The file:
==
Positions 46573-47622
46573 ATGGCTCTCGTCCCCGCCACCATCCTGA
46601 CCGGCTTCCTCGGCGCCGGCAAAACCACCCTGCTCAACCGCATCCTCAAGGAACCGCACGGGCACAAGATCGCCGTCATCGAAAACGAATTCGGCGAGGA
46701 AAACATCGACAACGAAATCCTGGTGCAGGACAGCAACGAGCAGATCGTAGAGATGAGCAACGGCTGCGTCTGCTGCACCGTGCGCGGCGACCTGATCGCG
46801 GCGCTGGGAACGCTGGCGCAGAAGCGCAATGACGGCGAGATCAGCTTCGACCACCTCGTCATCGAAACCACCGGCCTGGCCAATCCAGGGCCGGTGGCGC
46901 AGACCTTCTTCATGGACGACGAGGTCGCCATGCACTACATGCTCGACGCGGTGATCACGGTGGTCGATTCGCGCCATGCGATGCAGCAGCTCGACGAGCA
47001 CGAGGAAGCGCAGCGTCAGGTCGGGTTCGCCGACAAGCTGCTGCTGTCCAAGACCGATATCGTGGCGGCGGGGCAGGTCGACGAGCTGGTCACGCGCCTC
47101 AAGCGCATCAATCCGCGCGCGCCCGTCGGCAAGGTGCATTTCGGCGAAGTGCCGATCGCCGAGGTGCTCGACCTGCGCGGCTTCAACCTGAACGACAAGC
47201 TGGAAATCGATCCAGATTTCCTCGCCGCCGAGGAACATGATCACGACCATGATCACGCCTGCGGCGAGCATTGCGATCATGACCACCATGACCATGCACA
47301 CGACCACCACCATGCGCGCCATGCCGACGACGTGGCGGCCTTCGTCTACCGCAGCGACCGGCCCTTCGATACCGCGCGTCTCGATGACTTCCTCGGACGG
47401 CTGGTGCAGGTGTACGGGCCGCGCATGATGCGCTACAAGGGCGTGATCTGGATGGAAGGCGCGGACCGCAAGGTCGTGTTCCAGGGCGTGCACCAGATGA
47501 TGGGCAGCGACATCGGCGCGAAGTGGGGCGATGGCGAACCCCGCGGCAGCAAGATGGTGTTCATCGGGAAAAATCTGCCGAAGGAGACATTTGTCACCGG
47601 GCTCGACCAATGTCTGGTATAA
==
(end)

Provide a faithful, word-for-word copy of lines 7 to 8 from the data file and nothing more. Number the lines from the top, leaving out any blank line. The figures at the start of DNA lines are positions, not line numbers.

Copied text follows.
47001 CGAGGAAGCGCAGCGTCAGGTCGGGTTCGCCGACAAGCTGCTGCTGTCCAAGACCGATATCGTGGCGGCGGGGCAGGTCGACGAGCTGGTCACGCGCCTC
47101 AAGCGCATCAATCCGCGCGCGCCCGTCGGCAAGGTGCATTTCGGCGAAGTGCCGATCGCCGAGGTGCTCGACCTGCGCGGCTTCAACCTGAACGACAAGC